Buyer personas are essential elements in any inbound marketing strategy. The definition provided by HubSpot—semi-fictional representations of your ideal customers based on market research and real data about your existing customers—offers a great starting point for the development of these strategic elements for your organization. By visualizing your audience and their unique goals, challenges and processes, you can easily tailor your content and create purposeful messaging. Using real data to form these personas helps align your messaging with your customers' and prospects' specific needs and wants.
David Meerman Scott, best-selling author and marketing strategist, once said "you are what you publish online." Never has this been more true than for brands. We aren't just competing with rivals in our industry, we're competing for consumer attention, and consumers are sick and tired of being interrupted with content that's annoying and irrelevant. The only way to achieve that goal is with a truly remarkable inbound strategy focused on useful, helpful content. But what does it actually take to succeed with content?
HubSpot and Litmus recently released The Science of Email 2014, a report that presents observations about attitudes towards email marketing. The data includes both observational and self-reported data and gives insight into the science behind successful emails. This report shows the difference in what people say they do and what they actually do. For example, two-thirds of respondents said they prefer mostly image-based emails, but according to observational data, the clickthrough rate decreased as the number of images in an email increased.
A few weeks ago, we said Gmail was experimenting with a brand new, Pinterest-like design for its "promotions" tab. Because the image-heavy design was so new and none of us had access to it yet, there was little more for us to say about it other than "it's coming." Well a few days ago, I was lucky enough to be granted beta access (boy, did I feel special)! My feelings of special-ness did a complete 180 when I realized how our blog's subscriber emails look in this new format. … This may not seem like a huge deal now,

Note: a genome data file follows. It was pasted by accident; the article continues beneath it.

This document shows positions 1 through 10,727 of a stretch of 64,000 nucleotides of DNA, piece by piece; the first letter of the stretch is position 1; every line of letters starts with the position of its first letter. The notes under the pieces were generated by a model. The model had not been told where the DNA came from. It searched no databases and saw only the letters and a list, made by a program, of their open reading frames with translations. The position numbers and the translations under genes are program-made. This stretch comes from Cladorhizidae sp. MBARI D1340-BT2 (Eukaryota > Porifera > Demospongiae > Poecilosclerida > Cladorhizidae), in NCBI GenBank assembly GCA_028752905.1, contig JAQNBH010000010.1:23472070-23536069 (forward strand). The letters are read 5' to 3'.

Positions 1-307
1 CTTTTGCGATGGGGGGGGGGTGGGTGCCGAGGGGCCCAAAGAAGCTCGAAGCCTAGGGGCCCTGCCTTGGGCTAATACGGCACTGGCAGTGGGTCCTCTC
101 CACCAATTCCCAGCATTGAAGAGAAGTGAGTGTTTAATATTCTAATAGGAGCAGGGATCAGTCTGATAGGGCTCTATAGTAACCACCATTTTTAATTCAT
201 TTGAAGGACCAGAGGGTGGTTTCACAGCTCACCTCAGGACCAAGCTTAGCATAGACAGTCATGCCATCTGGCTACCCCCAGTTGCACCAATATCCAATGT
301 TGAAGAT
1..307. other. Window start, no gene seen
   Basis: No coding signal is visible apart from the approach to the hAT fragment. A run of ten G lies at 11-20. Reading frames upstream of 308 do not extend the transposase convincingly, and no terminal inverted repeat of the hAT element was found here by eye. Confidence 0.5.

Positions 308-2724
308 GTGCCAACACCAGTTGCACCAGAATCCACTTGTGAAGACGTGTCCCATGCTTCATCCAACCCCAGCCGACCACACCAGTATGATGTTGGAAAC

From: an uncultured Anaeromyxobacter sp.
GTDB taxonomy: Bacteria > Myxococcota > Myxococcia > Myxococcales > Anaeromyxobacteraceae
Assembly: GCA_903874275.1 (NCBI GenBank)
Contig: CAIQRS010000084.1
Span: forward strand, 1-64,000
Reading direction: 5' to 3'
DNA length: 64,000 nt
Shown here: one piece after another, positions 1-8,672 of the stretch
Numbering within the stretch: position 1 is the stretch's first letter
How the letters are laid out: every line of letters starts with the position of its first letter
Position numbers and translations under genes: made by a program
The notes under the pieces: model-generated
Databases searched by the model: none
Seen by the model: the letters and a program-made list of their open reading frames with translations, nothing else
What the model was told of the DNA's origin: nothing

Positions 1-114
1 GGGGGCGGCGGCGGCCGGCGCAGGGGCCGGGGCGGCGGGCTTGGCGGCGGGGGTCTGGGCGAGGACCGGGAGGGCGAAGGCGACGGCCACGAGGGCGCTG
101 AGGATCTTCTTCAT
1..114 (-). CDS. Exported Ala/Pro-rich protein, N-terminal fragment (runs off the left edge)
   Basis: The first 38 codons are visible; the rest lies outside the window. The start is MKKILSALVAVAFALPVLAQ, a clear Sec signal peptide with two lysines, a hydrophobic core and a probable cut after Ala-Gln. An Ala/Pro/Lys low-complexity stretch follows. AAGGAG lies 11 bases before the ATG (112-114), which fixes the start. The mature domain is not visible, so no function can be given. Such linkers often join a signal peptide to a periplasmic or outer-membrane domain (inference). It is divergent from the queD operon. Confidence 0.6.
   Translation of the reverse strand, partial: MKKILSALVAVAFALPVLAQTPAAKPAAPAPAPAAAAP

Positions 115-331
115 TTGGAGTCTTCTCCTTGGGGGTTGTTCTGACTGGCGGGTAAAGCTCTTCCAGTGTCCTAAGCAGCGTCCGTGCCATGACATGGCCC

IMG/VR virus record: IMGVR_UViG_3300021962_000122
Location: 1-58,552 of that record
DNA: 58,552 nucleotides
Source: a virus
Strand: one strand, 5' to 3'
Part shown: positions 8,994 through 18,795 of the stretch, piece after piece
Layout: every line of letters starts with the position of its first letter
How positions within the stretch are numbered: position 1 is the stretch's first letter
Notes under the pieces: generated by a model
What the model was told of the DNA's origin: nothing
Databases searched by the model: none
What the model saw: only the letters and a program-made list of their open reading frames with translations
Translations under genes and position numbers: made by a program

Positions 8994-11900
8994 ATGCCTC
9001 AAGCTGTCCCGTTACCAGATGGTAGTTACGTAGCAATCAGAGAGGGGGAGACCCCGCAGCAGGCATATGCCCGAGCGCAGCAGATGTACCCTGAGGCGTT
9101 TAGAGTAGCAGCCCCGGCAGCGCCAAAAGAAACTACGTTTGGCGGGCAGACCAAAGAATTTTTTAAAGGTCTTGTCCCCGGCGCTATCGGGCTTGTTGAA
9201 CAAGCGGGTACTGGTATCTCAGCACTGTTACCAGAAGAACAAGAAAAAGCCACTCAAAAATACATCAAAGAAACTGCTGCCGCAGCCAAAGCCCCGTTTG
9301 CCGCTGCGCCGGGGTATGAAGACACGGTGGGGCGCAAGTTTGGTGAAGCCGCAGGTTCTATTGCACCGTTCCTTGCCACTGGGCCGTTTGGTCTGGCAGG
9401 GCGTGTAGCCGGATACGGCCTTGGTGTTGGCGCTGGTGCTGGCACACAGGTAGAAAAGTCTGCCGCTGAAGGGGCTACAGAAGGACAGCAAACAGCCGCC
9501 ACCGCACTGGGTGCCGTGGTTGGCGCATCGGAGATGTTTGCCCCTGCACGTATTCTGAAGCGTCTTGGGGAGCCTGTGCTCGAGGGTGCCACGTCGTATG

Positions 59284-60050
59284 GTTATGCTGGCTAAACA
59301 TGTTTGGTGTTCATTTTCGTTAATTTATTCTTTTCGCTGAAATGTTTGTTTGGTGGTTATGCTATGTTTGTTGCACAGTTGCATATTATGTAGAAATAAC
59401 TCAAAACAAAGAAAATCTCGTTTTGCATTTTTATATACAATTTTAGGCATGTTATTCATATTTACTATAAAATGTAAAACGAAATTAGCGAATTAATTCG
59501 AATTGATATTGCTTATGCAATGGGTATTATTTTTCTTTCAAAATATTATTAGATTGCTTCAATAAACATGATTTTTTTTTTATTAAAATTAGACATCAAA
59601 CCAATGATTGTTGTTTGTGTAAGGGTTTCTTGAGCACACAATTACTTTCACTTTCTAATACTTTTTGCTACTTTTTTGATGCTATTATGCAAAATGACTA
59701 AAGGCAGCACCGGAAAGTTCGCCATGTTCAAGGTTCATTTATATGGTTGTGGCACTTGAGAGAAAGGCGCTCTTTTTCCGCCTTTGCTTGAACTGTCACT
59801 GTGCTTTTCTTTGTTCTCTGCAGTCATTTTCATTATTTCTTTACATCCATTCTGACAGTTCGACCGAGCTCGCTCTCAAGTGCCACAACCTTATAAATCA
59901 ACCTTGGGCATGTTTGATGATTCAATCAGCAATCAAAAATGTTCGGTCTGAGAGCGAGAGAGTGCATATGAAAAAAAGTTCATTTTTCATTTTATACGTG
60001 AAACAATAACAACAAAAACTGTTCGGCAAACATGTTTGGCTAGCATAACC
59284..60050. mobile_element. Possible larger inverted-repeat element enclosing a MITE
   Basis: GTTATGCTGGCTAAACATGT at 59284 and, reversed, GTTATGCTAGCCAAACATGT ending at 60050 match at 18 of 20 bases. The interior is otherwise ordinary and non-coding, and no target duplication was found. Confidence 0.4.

I was sitting in my office last week working on a targeted email when I realized something so fundamental—it's a bit embarrassing to admit. As a data-driven marketing guy, you'd think I'd realize the most fundamental building block of any conversion starts with accurate "top of the funnel" CRM contact data. With garbage in you only get garbage out. There's a lot of talk about convergence of all things. ... As marketers struggle with all of the new tools, we need to review the most fundamental component of marketing
Wouldn't it be nice to know which buttons, with which colors, on which location on your website earn the most clicks? You don't have to be a tech-savvy marketer to find out because you can run A/B tests — all without an expensive, sophisticated redesign of your website. Here are a few A/B tests you can start running right now on your company's homepage that could result in much better conversion rates, with relatively little effort on your part.
“Creating content isn’t content strategy.” That’s a simple statement I tweeted nearly two weeks ago. As a rush of retweets, favorites and comments flowed in response, I was delighted so many people agreed with that distinction. Then, some responses shifted to a blame game, best represented by a Tweet to the blog post, "How Content Strategy Got Hijacked by Content Marketing," which contends that content marketing confuses content creation with content strategy and, consequently, dilutes the definition of content strategy. I couldn’t disagree more
We used to talk to a real person as a first step. To get familiar with the company. To learn more. To create bonds. Not now. Now we talk to a real person as a last resort, after we’ve kicked the informational tires so thoroughly that we absolutely must reach out to get our final questions answered, prepurchase. This is most egregiously true in a category where the transactional stakes are often the highest: business to business marketing. ... B-to-B customers will contact a sales rep only after independently completing 60 percent of the purchasing decision process
We all want to write great stories, and as marketers we understand that the best stories often last longer than competitive advantages. But let's face it, it's often hard to find the "gem" in our company tales. But I assure you, the gems are there and often right in front of our noses. Ben & Jerry's offers a perfect example. Early on in the company's life, as Ben & Jerry's Premium Ice Cream started gaining popularity in and around the company's home state of Vermont, founders Ben Cohen and Jerry Greenfield discovered that Pillsbury was strong-arming one of its distributors. The food giant had told the distributor that it could either represent Pillsbury's brand, Häagen-Dazs, or Ben & Jerry's. But not both.
In the early 1980s, when I was advertising manager of Koch Engineering—a manufacturer of process equipment—industrial marketing was a simple two-step process. First, you generated sales leads. Second, you turned the leads over to the sales force, who took it from there.